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Tco'99 Eco-document - Sony CPD-G410R Marketing Operating Instructions Manual

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TCO'99 Eco-document

x Congratulations!
You have just purchased a TCO'99 approved and labelled
product! Your choice has provided you with a product developed
for professional use. Your purchase has also contributed to
reducing the burden on the environment and also to the further
development of environmentally adapted electronics products.
x Why do we have environmentally labelled
In many countries, environmental labelling has become an
established method for encouraging the adaptation of goods and
services to the environment. The main problem, as far as
computers and other electronics equipment are concerned, is that
environmentally harmful substances are used both in the products
and during their manufacture. Since it is not so far possible to
satisfactorily recycle the majority of electronics equipment, most
of these potentially damaging substances sooner or later enter
There are also other characteristics of a computer, such as energy
consumption levels, that are important from the viewpoints of
both the work (internal) and natural (external) environments.
Since all methods of electricity generation have a negative effect
on the environment (e.g. acidic and climate-influencing
emissions, radioactive waste), it is vital to save energy.
Electronics equipment in offices is often left running
continuously and thereby consumes a lot of energy.
x What does labelling involve?
This product meets the requirements for the TCO'99 scheme
which provides for international and environmental labelling of
personal computers. The labelling scheme was developed as a
joint effort by the TCO (The Swedish Confederation of
Professional Employees), Svenska Naturskyddsforeningen (The
Swedish Society for Nature Conservation) and Statens
Energimyndighet (The Swedish National Energy
Approval requirements cover a wide range of issues:
environment, ergonomics, usability, emission of electric and
magnetic fields, energy consumption and electrical and fire
The environmental demands impose restrictions on the presence
and use of heavy metals, brominated and chlorinated flame
retardants, CFCs (freons) and chlorinated solvents, among other
things. The product must be prepared for recycling and the
manufacturer is obliged to have an environmental policy which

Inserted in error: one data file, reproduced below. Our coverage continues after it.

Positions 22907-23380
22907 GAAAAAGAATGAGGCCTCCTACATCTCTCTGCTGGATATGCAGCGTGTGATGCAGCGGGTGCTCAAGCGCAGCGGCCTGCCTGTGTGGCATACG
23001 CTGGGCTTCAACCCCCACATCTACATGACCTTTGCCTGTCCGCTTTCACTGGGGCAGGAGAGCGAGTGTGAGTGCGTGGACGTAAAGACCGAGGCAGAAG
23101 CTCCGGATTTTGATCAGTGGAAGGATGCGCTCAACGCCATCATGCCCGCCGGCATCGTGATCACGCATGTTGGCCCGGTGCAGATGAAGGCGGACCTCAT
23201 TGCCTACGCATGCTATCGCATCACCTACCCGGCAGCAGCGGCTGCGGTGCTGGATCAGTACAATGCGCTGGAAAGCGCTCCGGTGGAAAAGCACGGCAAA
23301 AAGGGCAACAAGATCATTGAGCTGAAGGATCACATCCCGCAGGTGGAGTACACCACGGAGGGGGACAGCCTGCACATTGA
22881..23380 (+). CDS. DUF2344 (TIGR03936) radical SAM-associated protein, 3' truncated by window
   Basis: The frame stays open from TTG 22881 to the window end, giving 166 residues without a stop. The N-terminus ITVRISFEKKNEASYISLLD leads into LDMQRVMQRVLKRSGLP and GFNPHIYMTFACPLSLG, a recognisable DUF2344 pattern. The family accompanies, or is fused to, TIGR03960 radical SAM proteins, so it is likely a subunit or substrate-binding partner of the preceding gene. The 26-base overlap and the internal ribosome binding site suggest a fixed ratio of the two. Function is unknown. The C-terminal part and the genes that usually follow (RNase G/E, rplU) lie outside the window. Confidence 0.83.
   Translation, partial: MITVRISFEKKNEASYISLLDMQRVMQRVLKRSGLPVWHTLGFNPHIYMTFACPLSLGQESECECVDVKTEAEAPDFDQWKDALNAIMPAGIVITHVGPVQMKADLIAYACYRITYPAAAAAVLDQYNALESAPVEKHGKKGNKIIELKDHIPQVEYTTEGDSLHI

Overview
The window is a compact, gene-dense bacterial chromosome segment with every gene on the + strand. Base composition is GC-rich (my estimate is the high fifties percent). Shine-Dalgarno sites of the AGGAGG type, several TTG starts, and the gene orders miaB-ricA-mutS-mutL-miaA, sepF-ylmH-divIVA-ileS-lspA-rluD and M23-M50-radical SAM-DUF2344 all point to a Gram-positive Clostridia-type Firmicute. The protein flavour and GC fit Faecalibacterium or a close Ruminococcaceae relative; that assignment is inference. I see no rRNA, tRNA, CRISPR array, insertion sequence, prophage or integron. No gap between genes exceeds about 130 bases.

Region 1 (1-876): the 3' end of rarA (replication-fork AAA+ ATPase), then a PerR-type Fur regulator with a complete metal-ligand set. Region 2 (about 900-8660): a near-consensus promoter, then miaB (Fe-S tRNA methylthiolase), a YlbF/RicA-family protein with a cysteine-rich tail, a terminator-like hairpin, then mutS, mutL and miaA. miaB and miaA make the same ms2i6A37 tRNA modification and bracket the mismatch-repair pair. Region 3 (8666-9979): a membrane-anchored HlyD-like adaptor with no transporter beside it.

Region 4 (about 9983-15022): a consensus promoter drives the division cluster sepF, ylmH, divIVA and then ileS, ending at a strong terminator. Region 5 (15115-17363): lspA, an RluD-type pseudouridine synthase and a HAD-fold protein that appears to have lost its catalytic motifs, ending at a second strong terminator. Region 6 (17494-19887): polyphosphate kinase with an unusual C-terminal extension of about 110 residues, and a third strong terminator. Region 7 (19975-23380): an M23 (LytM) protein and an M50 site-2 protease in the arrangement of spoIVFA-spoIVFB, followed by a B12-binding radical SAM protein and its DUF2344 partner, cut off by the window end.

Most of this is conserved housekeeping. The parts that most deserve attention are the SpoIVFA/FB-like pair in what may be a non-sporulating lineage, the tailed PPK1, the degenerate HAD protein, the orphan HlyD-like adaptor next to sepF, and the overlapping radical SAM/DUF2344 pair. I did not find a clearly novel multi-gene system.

must be adhered to in each country where the company
implements its operational policy.
The energy requirements include a demand that the computer and/
or display, after a certain period of inactivity, shall reduce its
power consumption to a lower level in one or more stages. The
length of time to reactivate the computer shall be reasonable for
the user.
Labelled products must meet strict environmental demands, for
example, in respect of the reduction of electric and magnetic
fields, physical and visual ergonomics and good usability.
Below you will find a brief summary of the environmental
requirements met by this product. The complete environmental
criteria document may be ordered from:
TCO Development
SE-114 94 Stockholm, Sweden
Fax: +46 8 782 92 07
Email (Internet):
Current information regarding TCO'99 approved and labelled
products may also be obtained via the Internet, using the
x Environmental requirements
Flame retardants
Flame retardants are present in printed circuit boards, cables,
wires, casings and housings. Their purpose is to prevent, or at
least to delay the spread of fire. Up to 30% of the plastic in a
computer casing can consist of flame retardant substances. Most
flame retardants contain bromine or chloride, and those flame
retardants are chemically related to another group of
environmental toxins, PCBs. Both the flame retardants containing
bromine or chloride and the PCBs are suspected of giving rise to
severe health effects, including reproductive damage in fish-
eating birds and mammals, due to the bio-accumulative*
processes. Flame retardants have been found in human blood and
researchers fear that disturbances in foetus development may
The relevant TCO'99 demand requires that plastic components
weighing more than 25 grams must not contain flame retardants
with organically bound bromine or chlorine. Flame retardants are
allowed in the printed circuit boards since no substitutes are
Cadmium is present in rechargeable batteries and in the colour-
generating layers of certain computer displays. Cadmium
damages the nervous system and is toxic in high doses. The
relevant TCO'99 requirement states that batteries, the colour-
generating layers of display screens and the electrical or
electronics components must not contain any cadmium.
Mercury is sometimes found in batteries, relays and switches. It
damages the nervous system and is toxic in high doses. The
relevant TCO'99 requirement states that batteries may not contain
any mercury. It also demands that mercury is not present in any of
the electrical or electronics components associated with the
labelled unit.
CFCs (freons)
The relevant TCO'99 requirement states that neither CFCs nor
HCFCs may be used during the manufacture and assembly of the
product. CFCs (freons) are sometimes used for washing printed
circuit boards. CFCs break down ozone and thereby damage the
ozone layer in the stratosphere, causing increased reception on
earth of ultraviolet light with e.g. increased risks of skin cancer
(malignant melanoma) as a consequence.
Lead can be found in picture tubes, display screens, solders and
capacitors. Lead damages the nervous system and in higher doses,
causes lead poisoning. The relevant TCO'99 requirement permits
the inclusion of lead since no replacement has yet been developed.
* Bio-accumulative is defined as substances which accumulate
within living organisms.
** Lead, Cadmium and Mercury are heavy metals which are Bio-



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